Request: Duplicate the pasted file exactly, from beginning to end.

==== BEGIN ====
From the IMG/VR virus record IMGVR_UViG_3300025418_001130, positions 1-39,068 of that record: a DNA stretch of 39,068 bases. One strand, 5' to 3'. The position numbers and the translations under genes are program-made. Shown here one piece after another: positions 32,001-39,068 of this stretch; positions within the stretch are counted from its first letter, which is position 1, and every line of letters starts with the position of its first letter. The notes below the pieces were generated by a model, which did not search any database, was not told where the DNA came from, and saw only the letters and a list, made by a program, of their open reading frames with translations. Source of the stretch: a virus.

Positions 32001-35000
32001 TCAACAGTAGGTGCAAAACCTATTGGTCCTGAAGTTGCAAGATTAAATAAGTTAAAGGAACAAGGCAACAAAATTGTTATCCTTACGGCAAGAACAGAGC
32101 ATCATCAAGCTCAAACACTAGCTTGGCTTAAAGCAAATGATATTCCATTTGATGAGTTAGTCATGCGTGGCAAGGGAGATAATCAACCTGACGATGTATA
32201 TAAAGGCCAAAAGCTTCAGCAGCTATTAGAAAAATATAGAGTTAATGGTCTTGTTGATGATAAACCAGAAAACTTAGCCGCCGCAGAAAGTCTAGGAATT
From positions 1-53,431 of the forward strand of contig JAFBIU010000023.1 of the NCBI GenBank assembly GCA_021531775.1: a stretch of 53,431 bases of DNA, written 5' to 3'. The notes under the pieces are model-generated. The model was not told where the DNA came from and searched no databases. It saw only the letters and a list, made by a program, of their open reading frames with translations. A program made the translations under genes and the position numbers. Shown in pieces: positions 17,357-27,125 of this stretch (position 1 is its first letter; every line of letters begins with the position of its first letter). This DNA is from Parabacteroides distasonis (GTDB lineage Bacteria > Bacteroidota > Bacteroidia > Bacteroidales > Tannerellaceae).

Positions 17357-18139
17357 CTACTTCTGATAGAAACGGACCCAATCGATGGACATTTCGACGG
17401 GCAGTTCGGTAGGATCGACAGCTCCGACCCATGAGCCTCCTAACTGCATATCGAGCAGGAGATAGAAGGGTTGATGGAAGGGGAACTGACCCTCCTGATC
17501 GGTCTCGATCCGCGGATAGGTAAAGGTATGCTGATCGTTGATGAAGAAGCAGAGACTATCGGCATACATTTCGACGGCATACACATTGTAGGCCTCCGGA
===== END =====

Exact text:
From the IMG/VR virus record IMGVR_UViG_3300025418_001130, positions 1-39,068 of that record: a DNA stretch of 39,068 bases. One strand, 5' to 3'. The position numbers and the translations under genes are program-made. Shown here one piece after another: positions 32,001-39,068 of this stretch; positions within the stretch are counted from its first letter, which is position 1, and every line of letters starts with the position of its first letter. The notes below the pieces were generated by a model, which did not search any database, was not told where the DNA came from, and saw only the letters and a list, made by a program, of their open reading frames with translations. Source of the stretch: a virus.

Positions 32001-35000
32001 TCAACAGTAGGTGCAAAACCTATTGGTCCTGAAGTTGCAAGATTAAATAAGTTAAAGGAACAAGGCAACAAAATTGTTATCCTTACGGCAAGAACAGAGC
32101 ATCATCAAGCTCAAACACTAGCTTGGCTTAAAGCAAATGATATTCCATTTGATGAGTTAGTCATGCGTGGCAAGGGAGATAATCAACCTGACGATGTATA
32201 TAAAGGCCAAAAGCTTCAGCAGCTATTAGAAAAATATAGAGTTAATGGTCTTGTTGATGATAAACCAGAAAACTTAGCCGCCGCAGAAAGTCTAGGAATT
From positions 1-53,431 of the forward strand of contig JAFBIU010000023.1 of the NCBI GenBank assembly GCA_021531775.1: a stretch of 53,431 bases of DNA, written 5' to 3'. The notes under the pieces are model-generated. The model was not told where the DNA came from and searched no databases. It saw only the letters and a list, made by a program, of their open reading frames with translations. A program made the translations under genes and the position numbers. Shown in pieces: positions 17,357-27,125 of this stretch (position 1 is its first letter; every line of letters begins with the position of its first letter). This DNA is from Parabacteroides distasonis (GTDB lineage Bacteria > Bacteroidota > Bacteroidia > Bacteroidales > Tannerellaceae).

Positions 17357-18139
17357 CTACTTCTGATAGAAACGGACCCAATCGATGGACATTTCGACGG
17401 GCAGTTCGGTAGGATCGACAGCTCCGACCCATGAGCCTCCTAACTGCATATCGAGCAGGAGATAGAAGGGTTGATGGAAGGGGAACTGACCCTCCTGATC
17501 GGTCTCGATCCGCGGATAGGTAAAGGTATGCTGATCGTTGATGAAGAAGCAGAGACTATCGGCATACATTTCGACGGCATACACATTGTAGGCCTCCGGA